Wednesday I was sure to wake up early because the first event was track.  This included the 100m, 200m, 400m, 800m, 1500m, and 3000m races.  Me being a runner, I was naturally interested to see if the perception of Africans as being innately fast was myth or truth.  As I hung out along the infield with the rest of the students awaiting the start of the events, my neighbor Charles, who was in charge of organizing the whole 3 day completion came up to me and asked me if I would be able to help with the timing of the events.  Of course I said yes.  I was instructed to get the time for only the student who came in third place for each event.  Other teachers would time the kids who came in first and second.  Only the top three in each event were recorded as the top three males/females in each event would be selected to go on to the regional competition.  Considering the pre-conception that Africans loved to run, I figured that each distance would have multiple heats of runners, but that was definitely not the case.  As the distance increased, the number of runners interested declined.  Compared to a track and field competition in the US, this was pretty rogue.  If students were interested in running the event, they just lined up when the distance was announced.  Additionally, the track was also clearly not something you’d find in the US.  It had the correct dimensions but it was basically lines dug in the dry red dirt and or grass.  Just like the soccer field, the track was littered with rocks, patches of grass, and even small acacia plants in some places.  If you don’t know what an acacia tree is you can google it or just know that the word for acacia in Kiswahili is “miba = sword” meaning the thorns on these things are razor sharp.  As if this wasn’t amazing enough, about 90% of the students ran in bare feet.  Students that had anything resembling running shoes were required to remove them before the start of the race.  I give the kids who volunteered to run a lot of credit.  They have absolutely no fear.  Running around a track that is littered with sharp rocks, holes, and acacia plants in bare feet seemed like insanity to me as well as a sure way to injure yourself.  Amazingly there were no serious injuries during the course of the events.  After each event, I’d grab the runner who placed third, and I’d jog over to the results table together with the student to give his or her name and time.  For me, the 3000 meter race was the most exciting since I’m a big fan of distance running I was real interested to see what these kids to do.  I saw that my school, Ismani didn’t have a lot of girls who wanted to run so I was running around trying to convince students to just give it a try.  Most students looked at me and said “Are you kidding?  That’s way too far!!”  For the kids who did run, I didn’t know what to expect because I had no idea if they had drank any water, or eaten any type of food before attempting to come out here and run.  I’m happy to say that for the guys, my school had the two fastest kids by far.  One of the kids I wasn’t really surprised.  When I saw him line up, I instantly recognized him as the kid who loved to run from my class.  I went over to the other teachers and told them I expected him to win.  When they asked me why I told them that if they ever saw him run out of a math class like a bat out of hell they’d understand why I thought he had some natural ability.  The other teachers and headmasters laughed pretty hard and got a kick out my story.  As for the girls, there were only 3 that finished.  The girl who came in third did so by a considerable margin, but I kept watching her and cheering her on.  Other students asked me why the heck I was still paying attention and I told them that they really couldn’t talk crap about this girl because they were sitting on the sidelines watching.  Me and a few other students ran the last lap with the girl and cheered her into the finish.  I heard many of the other students cheering her as she came to the results table saying “Ana moyo!” (She’s got heart!), so that made me happy to see.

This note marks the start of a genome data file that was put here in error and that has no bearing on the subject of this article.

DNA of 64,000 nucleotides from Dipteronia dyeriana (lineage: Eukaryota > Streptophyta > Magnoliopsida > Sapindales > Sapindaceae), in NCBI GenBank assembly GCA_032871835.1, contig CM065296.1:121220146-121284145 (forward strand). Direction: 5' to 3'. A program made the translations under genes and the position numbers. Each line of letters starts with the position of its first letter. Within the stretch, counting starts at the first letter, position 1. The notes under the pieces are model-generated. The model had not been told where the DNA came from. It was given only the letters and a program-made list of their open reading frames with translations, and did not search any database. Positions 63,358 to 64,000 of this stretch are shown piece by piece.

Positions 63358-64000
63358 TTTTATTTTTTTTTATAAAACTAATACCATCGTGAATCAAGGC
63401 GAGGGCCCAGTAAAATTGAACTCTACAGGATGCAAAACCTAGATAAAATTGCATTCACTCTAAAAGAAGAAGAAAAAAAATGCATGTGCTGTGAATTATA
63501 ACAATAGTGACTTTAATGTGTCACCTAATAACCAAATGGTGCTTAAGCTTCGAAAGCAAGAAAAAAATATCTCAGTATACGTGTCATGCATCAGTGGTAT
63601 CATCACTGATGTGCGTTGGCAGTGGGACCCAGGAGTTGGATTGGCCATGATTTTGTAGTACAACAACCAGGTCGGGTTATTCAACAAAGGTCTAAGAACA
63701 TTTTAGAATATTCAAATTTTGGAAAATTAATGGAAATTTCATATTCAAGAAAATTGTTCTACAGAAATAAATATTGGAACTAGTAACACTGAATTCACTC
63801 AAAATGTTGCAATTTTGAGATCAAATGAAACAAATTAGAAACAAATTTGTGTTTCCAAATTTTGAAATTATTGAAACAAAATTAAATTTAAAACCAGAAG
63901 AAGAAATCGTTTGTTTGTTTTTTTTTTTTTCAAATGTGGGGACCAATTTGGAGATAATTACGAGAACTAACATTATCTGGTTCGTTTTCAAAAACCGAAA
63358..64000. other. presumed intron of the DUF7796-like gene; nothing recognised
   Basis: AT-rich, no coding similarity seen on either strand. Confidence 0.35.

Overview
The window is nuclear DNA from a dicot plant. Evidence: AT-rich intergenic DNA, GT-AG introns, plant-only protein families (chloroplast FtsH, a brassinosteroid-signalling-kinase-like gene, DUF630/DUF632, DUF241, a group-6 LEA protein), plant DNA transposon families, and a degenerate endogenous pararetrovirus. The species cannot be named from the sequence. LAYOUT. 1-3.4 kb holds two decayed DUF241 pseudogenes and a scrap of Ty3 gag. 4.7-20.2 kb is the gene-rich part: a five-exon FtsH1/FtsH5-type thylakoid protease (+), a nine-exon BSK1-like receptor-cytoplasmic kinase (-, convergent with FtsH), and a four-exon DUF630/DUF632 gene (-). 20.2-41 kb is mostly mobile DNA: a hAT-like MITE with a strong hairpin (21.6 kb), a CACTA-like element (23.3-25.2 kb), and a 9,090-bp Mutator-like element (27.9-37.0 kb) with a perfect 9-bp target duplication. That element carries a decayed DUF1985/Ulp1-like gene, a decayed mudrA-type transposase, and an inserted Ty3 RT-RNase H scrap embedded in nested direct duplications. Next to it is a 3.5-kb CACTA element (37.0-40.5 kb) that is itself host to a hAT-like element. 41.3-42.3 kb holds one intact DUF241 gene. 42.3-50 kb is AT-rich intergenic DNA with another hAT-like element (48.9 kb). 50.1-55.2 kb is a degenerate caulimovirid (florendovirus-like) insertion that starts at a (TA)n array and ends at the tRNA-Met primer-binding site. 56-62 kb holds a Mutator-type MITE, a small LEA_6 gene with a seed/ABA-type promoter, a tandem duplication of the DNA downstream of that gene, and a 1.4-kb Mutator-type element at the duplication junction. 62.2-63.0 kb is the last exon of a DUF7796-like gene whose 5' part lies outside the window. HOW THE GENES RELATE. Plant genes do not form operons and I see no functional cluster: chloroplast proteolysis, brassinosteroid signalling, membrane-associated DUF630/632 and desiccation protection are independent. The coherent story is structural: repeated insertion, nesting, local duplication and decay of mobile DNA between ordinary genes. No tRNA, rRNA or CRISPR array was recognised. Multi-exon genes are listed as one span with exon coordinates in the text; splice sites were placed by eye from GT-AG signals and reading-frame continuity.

The 3000 meter race was the final event, so after it was completed I started from the track back towards the school.  However, I noticed a crowd of students gathered under a tree beside the track so I figured I’d have a look.  When I pushed my way through the crowd I saw a girl lying down in the lap of another student with her eyes closed.  There was another teacher sitting there also, just kind of waiting around.  I asked what happened and another teacher from another school who didn’t speak English that well told me she “froze”.  I didn’t know what that meant or what he was trying to say, but I figured she’d fainted from the heat since she was one of the girls who ran several events.  I waited about another 2 minutes before I asked if anyone was bringing water or glucose for her.  They said there was a boy going to get water and sugar but after about another 5 minutes of this poor little girl lying there seemingly unconscious I began to get seriously worried.  Most Tanzanians are notorious for not drinking water or drinking it in ridiculously small amounts.  Students always ask me why I carry a water bottle with me to class and go completely bonkers when I tell them I drink about 3 liters a day.  Because of this, I figured that this girl most likely hadn’t drank water in over 24 hours and went out and ran about 5km in the African sun and was severely dehydrated and needed water and electrolytes fast.  Nobody was doing anything but standing around and looking at this girl so I told them I had a huge jug of glucose (aka lemon lime Gatorade) at my house which was about 200 yards away so I quickly ran to get some.  I grabbed my huge tub of Gatorade, some sugar, and a bowl of salt.  When I got back the girl was still laying there, and hadn’t moved in over 15 minutes.  I was seriously worried.  I asked if they called anyone to bring a car to take her to the hospital and they said they had a private car coming.  At this point I thought I was going to see a student pass away in front of my eyes.  Finally, a boy arrived with the water bottles and I mixed the Gatorade, sugar, and salt and handed them to the teacher holding the little girl.  The girl was so out of it she couldn’t drink on her own so the other teacher opened her mouth and slowly, little by little, poured the Gatorade down her throat.  After a few sips she still wasn’t moving and I started to get real panicked.  The teacher continued to feed the girl small sips of water, but could only do so slowly because the girl couldn’t drink on her own.  Finally after she was nearly finished with the first small water bottle she started to respond to questions and was trying to open her eyes.  I handed the teacher the second bottle of glucose/water mix and he started to feed that to her as well.  As he started to have her drink the second water bottle, the private car showed up and they loaded her into it.  I kept telling the teacher and the other people in the car that they needed to continue to feed her the water, but I wasn’t sure if they understood or not.  Just before the car drove off, I saw the little girl leaned against the backseat of the car, this time with her eyes open for the first time in over 20 minutes.  I tentatively breathed a small sigh of relief that she’d be fine, figuring the hospital would know she was just severely dehydrated and would be able to give her something to help.  After the car left, the crowd around the tree where the girl had collapsed began to disperse.  I walked back towards the school with one of the teachers from another school and he said to me “God bless you, thank you so much for your help”.  As I found out later in the day, the girl ended up being okay but I never did find out exactly was the problem was.  I’m just glad that she was okay.